Montreal, May, 2010

Hello there all. This post is  a test of a new WordPress theme that I am using, due to the last one suddenly disappearing. It is meant to be soft on the eyes and I have removed some of the distractions (although I am not sure how long I will last without the header image-something there always soothes me and acts like a beacon for my attention).

On another note, I should mention that I do love WordPress. I do love all of the features, bells and whistles, and the polish that seems to be here that isn’t with other services that I have tried. I have been doing this for well over 5 years now and feel fairly comfortable with the notion of long-form Twittering (as I have come to refer to the obsolete art of blogging) so I needed a few more bells and whistles to keep me occupied. Most of that is under the hood, though, as this design is more minimalist than anything else. I am enticed by other services (Posterous, I am looking at you)

In keeping with my tradition of keeping the most important parts of my post buried under the detritus of the banal (sorry, have been studying anachronistic vocabulary lately in an attempt to stave off the enervation of the pedestrian), I wanted to make a quick case for the power of blogging, for longer-form writing of any sort.

Mental Exercise

We have heard it before. The mind is a muscle that can be exercised. It is more than that. The mind is this brilliant cauldron that never fills entirely; it just absorbs and absorbs and becomes greater than the sum of its absorbed parts. It grows in relation to and independent of the material it ingests. Writing is an exercise in that ingestion of ideas and the synthesis of them to make original, emboldened thought. I suppose you only know something once you have blogged about it can be seen as an alternative to know something is to explain it to others.

Montreal, May, 2010
In my blogging, nobody tells me to Arret! (for better or for worse)

Blogging, like all writing (an art), is an exercise in sense making

It is constructing a knowledge base to interact in the shifting, entirely fluid, ectoplasm of life. It is a tool, like money, a watch, or the beaver pelts of some other time, that allows you to interact sensibly with your environment. There are moments when Twitter will cut this as well, or even Facebook. Twitter is banter, while blogging is the dialogue (or even a monologue) of contemplation.  Without getting too academic, blogging is schema construction. It is exactly building a blueprint for a design. In this instance, the design changes with the competing input. Blogging helps us make sense of all of that.

Blogging is sanctuary

It is solitude. It is a half an hour at peace with myself and my thoughts. It lets me corral my words into phrases, my phrases into paragraphs, it lets me patiently dip in there without distraction or diversion. When I write, I don’t think about Twitter, Facebook, work, tests, study, home, anything. I am not at odds with myself. I am very much in the moment in thought and deed. It is a singularity that I hope we all achieve for moments of every waking day. It is like slumbering in the midst of one dream. It unfolds out before you and you are immersed in it. You are not a house divided.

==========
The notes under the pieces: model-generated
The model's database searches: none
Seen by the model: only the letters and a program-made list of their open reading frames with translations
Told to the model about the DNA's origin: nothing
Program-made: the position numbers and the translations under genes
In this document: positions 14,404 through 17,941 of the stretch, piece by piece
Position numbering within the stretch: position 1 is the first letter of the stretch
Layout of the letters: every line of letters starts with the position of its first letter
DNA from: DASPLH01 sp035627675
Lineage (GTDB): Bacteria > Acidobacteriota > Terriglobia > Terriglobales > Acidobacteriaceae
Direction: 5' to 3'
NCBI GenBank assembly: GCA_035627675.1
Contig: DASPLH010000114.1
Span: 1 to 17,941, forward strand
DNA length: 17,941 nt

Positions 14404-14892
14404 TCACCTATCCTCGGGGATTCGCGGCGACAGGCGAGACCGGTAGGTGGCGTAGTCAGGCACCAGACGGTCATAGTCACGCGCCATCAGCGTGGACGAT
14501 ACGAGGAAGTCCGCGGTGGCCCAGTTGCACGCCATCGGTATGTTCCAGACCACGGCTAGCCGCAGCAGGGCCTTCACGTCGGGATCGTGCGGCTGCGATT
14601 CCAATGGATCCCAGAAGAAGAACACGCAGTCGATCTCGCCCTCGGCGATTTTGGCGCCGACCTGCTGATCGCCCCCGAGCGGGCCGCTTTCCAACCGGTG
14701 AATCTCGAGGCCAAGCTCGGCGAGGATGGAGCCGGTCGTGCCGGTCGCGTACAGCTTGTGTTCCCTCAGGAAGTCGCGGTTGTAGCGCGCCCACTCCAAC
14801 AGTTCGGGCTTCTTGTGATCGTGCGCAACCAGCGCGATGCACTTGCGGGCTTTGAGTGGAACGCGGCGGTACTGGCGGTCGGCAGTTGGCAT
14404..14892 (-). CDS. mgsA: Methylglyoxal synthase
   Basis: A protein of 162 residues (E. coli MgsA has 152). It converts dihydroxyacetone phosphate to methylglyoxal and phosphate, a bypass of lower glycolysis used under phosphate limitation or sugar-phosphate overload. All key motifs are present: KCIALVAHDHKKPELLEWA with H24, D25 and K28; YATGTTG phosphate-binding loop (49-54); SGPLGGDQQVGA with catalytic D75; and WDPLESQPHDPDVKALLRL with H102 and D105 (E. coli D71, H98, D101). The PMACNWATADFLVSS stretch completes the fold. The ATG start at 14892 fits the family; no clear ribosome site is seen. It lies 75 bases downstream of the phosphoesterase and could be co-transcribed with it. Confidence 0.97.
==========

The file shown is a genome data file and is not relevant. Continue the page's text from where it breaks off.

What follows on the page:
University of Edinburgh Graduation in Second Life 2010
When I bite into a virtual York Peppermint...oh wait, no this is how I feel when blogging. Expansive.

Blogging is an audience?

My audience shifts quite dramatically. I have had highs and lows in terms of visits. That is all well and good. And there were times when I wrongly was beholden to the whims of usage. And that was wrong (at least for me). I write as I feel I have something to contribute. The audience will take whatever they want out of this (or nothing at all), repurpose it for themselves, and move on. I encourage that.  Blogging is the Shakespearian sonnet to the terse haiku of Twitter. They are complementary, but one can never fully push out the other.

So, blog on everyone; think in long forms and transmit in any form that seems pertinent. A tool in a toolkit, an uninterrupted dream.

By Michael Gallagher

My name is Michael Sean Gallagher. I am a Lecturer in Digital Education at the Centre for Research in Digital Education at the University of Edinburgh. I am Co-Founder and Director of Panoply Digital, a consultancy dedicated to ICT and mobile for development (M4D); we have worked with USAID, GSMA, UN Habitat, Cambridge University and more on education and development projects. I was a researcher on the Near Futures Teaching project, a project that explores how teaching at The University of Edinburgh unfold over the coming decades, as technology, social trends, patterns of mobility, new methods and new media continue to shift what it means to be at university. Previously, I was the Research Associate on the NERC, ESRC, and AHRC Global Challenges Research Fund sponsored GCRF Research for Emergency Aftershock Forecasting (REAR) project. I was an Assistant Professor at Hankuk University of Foreign Studies (한국외국어대학교) in Seoul, Korea. I have also completed a doctorate at University College London (formerly the independent Institute of Education, University of London) on mobile learning in the humanities in Korea.

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